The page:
This sin, often overlooked, is in the long list of sins in Romans 1:28-32. Those who practice such things or who approve such “deserve death” (v. 32, NIV). “Adultery” often refers to sexual acts (Jn 8:4), but is also translated “breaking of a covenant,” having nothing to do with sexual sin. When Israel turned away from Jehovah to other gods, they “despised the oath by breaking the covenant” (Ez 16:38-59;
Jer 3:6-10).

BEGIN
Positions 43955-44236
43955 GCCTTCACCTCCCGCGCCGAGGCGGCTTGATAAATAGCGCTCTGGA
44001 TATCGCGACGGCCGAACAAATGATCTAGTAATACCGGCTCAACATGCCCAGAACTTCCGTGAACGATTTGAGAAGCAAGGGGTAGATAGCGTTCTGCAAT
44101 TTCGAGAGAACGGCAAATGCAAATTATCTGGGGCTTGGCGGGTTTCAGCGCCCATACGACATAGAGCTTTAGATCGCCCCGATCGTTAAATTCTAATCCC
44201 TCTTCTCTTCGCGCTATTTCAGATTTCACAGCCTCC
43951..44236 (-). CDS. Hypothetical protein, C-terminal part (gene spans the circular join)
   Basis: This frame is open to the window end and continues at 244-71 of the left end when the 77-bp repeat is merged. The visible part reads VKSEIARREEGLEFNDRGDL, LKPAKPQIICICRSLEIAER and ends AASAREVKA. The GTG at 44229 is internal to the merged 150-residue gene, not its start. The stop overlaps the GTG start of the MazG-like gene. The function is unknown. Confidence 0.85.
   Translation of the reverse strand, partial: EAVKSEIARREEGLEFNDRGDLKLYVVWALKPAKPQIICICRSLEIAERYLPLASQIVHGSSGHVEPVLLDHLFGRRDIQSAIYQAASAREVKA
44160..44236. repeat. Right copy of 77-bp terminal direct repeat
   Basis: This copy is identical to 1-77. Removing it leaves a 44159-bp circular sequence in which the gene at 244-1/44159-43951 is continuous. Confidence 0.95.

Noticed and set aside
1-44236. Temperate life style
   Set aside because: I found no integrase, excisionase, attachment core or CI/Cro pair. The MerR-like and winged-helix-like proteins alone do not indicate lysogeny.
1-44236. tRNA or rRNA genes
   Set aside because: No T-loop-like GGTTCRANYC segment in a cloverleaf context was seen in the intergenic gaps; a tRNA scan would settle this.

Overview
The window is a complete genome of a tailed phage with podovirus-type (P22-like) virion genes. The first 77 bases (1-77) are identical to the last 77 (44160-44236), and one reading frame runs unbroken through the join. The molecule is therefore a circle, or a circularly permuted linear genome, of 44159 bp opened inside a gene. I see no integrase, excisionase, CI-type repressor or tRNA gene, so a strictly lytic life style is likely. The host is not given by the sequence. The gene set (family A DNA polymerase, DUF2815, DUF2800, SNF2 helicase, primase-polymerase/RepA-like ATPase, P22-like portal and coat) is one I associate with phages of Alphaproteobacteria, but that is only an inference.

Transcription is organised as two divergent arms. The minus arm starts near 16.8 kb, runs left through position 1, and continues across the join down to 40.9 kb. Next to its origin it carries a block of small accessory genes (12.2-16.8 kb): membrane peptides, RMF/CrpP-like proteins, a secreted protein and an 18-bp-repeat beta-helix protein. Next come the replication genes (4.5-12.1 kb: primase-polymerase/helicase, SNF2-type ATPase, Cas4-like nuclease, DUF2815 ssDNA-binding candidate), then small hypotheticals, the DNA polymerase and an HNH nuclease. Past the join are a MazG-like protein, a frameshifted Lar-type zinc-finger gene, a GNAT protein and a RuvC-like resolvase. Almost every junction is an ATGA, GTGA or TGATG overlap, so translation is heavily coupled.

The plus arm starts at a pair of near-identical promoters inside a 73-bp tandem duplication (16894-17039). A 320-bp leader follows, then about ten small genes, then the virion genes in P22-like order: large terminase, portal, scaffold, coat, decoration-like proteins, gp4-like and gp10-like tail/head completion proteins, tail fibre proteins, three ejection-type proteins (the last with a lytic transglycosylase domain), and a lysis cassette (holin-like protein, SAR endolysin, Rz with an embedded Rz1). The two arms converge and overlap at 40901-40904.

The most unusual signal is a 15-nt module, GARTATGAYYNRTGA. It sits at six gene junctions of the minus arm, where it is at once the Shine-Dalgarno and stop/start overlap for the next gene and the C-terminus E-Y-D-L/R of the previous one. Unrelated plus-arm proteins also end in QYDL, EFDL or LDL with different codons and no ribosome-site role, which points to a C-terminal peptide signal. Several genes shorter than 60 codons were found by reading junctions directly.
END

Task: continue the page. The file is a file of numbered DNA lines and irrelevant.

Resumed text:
Jesus said a husband who puts away his wife “causes her to commit adultery” (Mt 5:32), forcing her to break her covenant, not allowing her to do what she covenanted to do at the time of the marriage. When a husband or a wife breaks the promises, they hate (dislike, are angry with, are hostile to, disrespect) the covenant they made in the marriage ceremony: to love, honor, cherish, never leave, cling to one another until death. When any one or all of these promises is broken, one becomes a “covenant breaker” and is guilty of sin before God, placing his or her soul in jeopardy. The Greek is asunthetous (asunthetous), translated literally “covenant breaker” or “not keep promises” (Thayer, KJV, ASV, TEV Rom 1:31). Thus, the basic sin in divorce or separation (not to live together) is always and without exception, covenant-breaking … “leaving” or “putting away.”
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